Wednesday, September 02, 2009
James Barham: Losing a Lover and a Friend
by JOHN PRIMAVERA
Copyright © 2009 by John Primavera for Zenger’s Newsmagazine • All rights reserved
On August 28, 2008 James Barham stood smoking with a group of fellow homeless men on a corner across from St. Vincent de Paul’s when a loud rumbling noise was heard. By the time the loud sound and shaking ended, he and 15 other men lay injured; victims of a walkway collapse in San Diego’s downtown East Village. The injuries he suffered from lying under tons of wooden scaffolding included a fractured knee and vertebrae. Ahead of James lay not only months of corrective surgery, but confinement to his bed as well as learning to use a wheelchair and crutches; and also a gradual dependency on pain-relieving drugs.
Only the thought of winning a personal injury lawsuit sustained him. That and one other thing: his lover, John. His lawyers, meanwhile, paid his rent and gave him an allowance to live on. His medical expenses as well as the powerful pain-killing medications were included. But not included were family & friends who were in short supply. John was all there was. But John had his share of troubles, including a life-long disability that forced him to be wheelchair bound. Nevertheless, John comforted James and tried to boost his self-esteem by paying James for odd jobs, such as painting, repairing John’s ramp, and helping John shop for shoes. He bought James a DVD player for Christmas and a cell phone to call his sister in Texas.
But unable to find steady work, James became depressed. Through the Lesbian/Gay/Bisexual/Transgender Center, John found him a counselor who told James to avoid things and situations that added to his depression. In June 2009, James left San Diego to visit his sister in Texas. He saw a doctor there who injected him with steroids for his back pain. They didn’t work. After a while, his lawyers ordered him back to San Diego where he was to undergo a spinal fusion operation by doctors his lawyers chose. An operation James dreaded. Once back in San Diego, he was given stronger doses of painkillers, including Percocet. John became concerned about the increased dosage. The knowledge of what befell Heath Ledger and Michael Jackson made him apprehensive about their misuse. But James’s physical and mental state seemed to take precedence over everything else. John began to suspect James had an addiction. But James was too used to doing what his lawyers wanted to argue.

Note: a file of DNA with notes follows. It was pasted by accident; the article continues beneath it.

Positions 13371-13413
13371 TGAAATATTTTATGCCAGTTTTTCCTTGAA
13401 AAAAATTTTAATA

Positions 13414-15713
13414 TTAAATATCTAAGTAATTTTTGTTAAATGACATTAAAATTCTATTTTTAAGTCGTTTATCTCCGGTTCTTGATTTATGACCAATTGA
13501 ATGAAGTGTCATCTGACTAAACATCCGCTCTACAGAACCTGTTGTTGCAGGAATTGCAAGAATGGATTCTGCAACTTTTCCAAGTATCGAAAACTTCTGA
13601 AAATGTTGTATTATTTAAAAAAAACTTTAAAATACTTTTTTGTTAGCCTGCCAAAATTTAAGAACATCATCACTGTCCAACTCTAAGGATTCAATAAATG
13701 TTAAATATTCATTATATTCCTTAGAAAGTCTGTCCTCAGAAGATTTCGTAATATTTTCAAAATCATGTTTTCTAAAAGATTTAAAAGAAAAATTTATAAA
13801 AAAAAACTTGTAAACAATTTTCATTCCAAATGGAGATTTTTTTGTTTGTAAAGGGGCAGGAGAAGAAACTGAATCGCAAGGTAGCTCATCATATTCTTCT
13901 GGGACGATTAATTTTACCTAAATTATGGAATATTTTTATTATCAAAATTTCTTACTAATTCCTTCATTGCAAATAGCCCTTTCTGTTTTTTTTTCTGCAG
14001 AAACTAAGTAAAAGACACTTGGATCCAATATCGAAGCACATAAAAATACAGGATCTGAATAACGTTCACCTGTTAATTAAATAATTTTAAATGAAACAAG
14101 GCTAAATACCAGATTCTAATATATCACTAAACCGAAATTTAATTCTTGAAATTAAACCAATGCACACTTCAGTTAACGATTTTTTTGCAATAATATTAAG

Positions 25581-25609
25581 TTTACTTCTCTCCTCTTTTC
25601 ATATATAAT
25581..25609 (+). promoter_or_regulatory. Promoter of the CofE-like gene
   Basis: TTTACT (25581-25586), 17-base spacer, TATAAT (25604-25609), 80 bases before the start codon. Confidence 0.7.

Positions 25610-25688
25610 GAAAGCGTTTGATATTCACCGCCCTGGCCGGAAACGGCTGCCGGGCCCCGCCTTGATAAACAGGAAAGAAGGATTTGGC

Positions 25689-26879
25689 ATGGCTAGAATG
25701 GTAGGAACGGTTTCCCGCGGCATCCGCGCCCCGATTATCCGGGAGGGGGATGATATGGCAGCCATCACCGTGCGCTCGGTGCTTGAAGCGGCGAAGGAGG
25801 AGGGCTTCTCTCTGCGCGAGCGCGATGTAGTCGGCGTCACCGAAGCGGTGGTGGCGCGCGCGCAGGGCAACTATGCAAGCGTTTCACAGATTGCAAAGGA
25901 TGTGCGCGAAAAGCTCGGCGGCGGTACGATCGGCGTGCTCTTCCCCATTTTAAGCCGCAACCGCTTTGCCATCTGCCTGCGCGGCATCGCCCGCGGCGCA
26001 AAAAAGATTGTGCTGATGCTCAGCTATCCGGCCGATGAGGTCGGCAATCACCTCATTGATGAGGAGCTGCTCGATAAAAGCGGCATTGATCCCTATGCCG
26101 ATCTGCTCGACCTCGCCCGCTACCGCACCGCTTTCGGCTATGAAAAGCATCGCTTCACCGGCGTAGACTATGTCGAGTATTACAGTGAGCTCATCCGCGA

John, around this time, was undergoing severe pain in his shoulder due to muscular dystrophy, and had to have ultrasound treatments for it. Somehow, John’s usual concern for his lover’s emotional well-being weakened. His own physical crisis meant James’s emotional needs went unmet as John turned inward. It seemed while James needed him the most, John was too blinded by his own pain and fear over the future to see about James. So inevitably, James spiraled downward and went into a drug-induced stupor that killed him. On July 28, paramedics pronounced him dead from “an accidental overdose.” He was 45 years old. When his lawyers told John his lover had died, a devastated John asked: “Why wasn’t James supervised properly?” He got no answer. They had taken a poor, homeless man and with the promise of unheard of wealth in store, induced him into taking powerful drugs like Percocet.
To his lawyers, James was just a way to win a high-stakes lawsuit. His sister, who flew in from Texas to San Diego at her own expense, was told by them she would receive no compensation for what happened to her brother. Not even what it cost for his cremation. “The case was closed,” they told her. Today she awaits his ashes. For John, James was a loss impossible to replace. A friend to hang out with while others turned away. Death, John knew, wasn’t from an overdose. Instead it came from a broken heart.